House of Representatives passes resolution against Russia
Passed with 411-10 votes, the resolution slams Russia’s “continuing political, economic, and military aggression” against Ukraine, Georgia, and Moldova and the “continuing violation of their sovereignty, independence, and territorial integrity.”
"The US, Europe and our allies must aggressively keep the pressure on Mr. Putin to encourage him to change his behavior," Rep. Adam Kinzinger, the resolution's sponsor, said.
The resolution calls for Russia to stop supporting local militias in eastern Ukraine and for the cancellation of Crimea’s decision to join Russia. In addition, it calls on Moscow to withdraw its troops which the US claims are in Ukraine, Georgia and Moldova.
The House calls on President Barack Obama to provide Ukraine with defense equipment and training.
"Ukraine is clearly in need of urgent military assistance," Rep. Ileana Ros-Lehtinen said as quoted by The Hill.
Previously Obama declined Ukrainian President Petro Poroshenko’s plea for lethal military aid. During his visit to Washington in September, Poroshenko addressed Congress calling to provide Kiev with “more military equipment, lethal and non-lethal” drawing applause from the audience.
Thursday resolution also urges NATO members and US allies to suspend military cooperation with Russia. Addressing Obama, the House urged him to review the readiness of US and NATO armed forces under the Conventional Armed Forces in Europe Treaty (CFE).
The lawmakers agreed that the president and State Department should also find a way to “distribute news and information” in Russian to countries with Russian-speaking populations.
RT's Gayane Chichakyan asked US State Department spokesperson Marie Harf whether this is a fight for more US influence in the region during Thursday’s daily press briefing.
Harf denied that US wants to fight for influence, saying that it plans to “fight for the people of Ukraine and indeed the entire region to get the truth about what’s happening on the ground” and to "talk about exactly what is happening in a much more truthful way."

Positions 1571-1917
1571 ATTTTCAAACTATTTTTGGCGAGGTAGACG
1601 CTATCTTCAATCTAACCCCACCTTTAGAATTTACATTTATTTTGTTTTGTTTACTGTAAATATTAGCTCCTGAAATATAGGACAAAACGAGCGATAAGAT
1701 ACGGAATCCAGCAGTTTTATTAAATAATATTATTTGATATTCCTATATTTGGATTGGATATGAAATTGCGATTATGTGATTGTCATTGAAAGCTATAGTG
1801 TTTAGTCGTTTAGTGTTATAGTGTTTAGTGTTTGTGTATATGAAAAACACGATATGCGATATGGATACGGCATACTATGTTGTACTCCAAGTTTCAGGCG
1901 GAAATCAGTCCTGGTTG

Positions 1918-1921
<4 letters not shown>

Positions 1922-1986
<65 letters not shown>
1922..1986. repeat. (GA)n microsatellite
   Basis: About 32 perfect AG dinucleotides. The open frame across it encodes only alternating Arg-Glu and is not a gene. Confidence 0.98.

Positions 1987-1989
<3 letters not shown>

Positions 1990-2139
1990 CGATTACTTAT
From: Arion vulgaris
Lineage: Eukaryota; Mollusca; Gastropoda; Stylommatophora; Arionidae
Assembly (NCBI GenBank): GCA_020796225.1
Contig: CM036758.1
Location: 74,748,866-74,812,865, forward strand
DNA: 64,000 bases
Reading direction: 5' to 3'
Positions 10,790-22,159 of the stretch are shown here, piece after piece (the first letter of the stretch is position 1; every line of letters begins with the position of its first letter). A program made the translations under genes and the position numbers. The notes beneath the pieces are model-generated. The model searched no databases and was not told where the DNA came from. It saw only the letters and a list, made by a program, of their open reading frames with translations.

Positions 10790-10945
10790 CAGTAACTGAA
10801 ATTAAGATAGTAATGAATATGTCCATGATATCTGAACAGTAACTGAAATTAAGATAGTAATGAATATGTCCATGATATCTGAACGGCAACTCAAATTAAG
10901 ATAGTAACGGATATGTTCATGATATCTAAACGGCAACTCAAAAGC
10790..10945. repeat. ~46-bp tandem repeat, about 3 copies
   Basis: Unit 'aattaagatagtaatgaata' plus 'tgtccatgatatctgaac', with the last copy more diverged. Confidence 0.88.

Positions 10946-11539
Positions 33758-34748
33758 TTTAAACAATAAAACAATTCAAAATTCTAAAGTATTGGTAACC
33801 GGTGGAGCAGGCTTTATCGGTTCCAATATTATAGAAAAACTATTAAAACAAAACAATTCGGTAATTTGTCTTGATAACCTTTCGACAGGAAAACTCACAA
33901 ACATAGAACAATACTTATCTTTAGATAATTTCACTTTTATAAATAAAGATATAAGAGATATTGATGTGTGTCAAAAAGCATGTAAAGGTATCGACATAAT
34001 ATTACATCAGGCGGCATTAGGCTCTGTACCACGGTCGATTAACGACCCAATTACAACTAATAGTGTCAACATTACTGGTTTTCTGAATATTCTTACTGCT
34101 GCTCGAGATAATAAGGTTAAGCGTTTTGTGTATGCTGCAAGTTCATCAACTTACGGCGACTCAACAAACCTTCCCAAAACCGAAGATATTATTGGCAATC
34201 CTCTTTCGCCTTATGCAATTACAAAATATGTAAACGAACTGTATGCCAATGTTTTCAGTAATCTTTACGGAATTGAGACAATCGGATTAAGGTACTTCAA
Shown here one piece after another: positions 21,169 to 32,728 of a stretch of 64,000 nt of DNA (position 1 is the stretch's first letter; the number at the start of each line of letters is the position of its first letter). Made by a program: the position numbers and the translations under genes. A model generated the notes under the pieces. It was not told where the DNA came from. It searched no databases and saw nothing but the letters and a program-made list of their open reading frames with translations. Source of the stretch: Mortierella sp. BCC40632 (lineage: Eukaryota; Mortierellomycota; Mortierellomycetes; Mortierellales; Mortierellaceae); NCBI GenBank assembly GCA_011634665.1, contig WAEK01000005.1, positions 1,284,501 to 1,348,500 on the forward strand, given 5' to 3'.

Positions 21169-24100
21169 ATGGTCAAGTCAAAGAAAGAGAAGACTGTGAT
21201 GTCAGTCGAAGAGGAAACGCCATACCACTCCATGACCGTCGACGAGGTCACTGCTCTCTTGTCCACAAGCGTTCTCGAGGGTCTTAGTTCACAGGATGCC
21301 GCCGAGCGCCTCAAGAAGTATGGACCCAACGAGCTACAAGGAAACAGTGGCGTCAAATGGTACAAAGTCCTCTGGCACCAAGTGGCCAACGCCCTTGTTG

The lawmakers specified that the resolution was targeting Putin and his policy, but not all Russian people.
The resolution follows Putin’s speech to Federal Assembly made on Thursday, where he criticized the “deterrence policy” conducted against Russia by other states.
“The deterrence policy was not invented yesterday, it has been always conducted towards our country, for decades, if not centuries,” Putin noted. “Every time somebody considers Russia is becoming too powerful and independent, such instruments are turned on immediately.”
He mentioned that the US has been manipulating foreign relations of Russia’s neighbors, adding that “sometimes you don’t even know to whom it is better to talk to: the governments of certain countries or directly with their American patrons.”
The relations between the two states have got colder in the past decade and will deteriorate even more following the adoption of the H. Res. 758, warns former Democratic Representative Dennis Kucinich.
“NATO encirclement, the US-backed coup in Ukraine, an attempt to use an agreement with the European Union to bring NATO into Ukraine at the Russian border, a US nuclear first-strike policy, are all policies which attempt to substitute force for diplomacy,” he said as quoted by Truthdig.
Kucinich explained that Russia had only responded to an appeal by the local population in Ukraine to protect them from the violence when Moscow agreed to Crimea joining the Russian Federation. It was “a reaffirmation of an historic relationship,” Kucinich said.
“The Western press begins its narrative on the Crimea situation with the annexation, but completely ignores the provocations by the West and other causal factors... This distortion of reality is artificially creating an hysteria about Russian aggressiveness,” he said, adding that the US Congress “is responding to the distortions, not to the reality.”
Kucinich also criticized US rhetoric, calling it “saber-rattling, which led to the initiation and escalation of the Cold War” and urged Washington to “employ diplomacy, not more military expenditures, in the quest for international order.”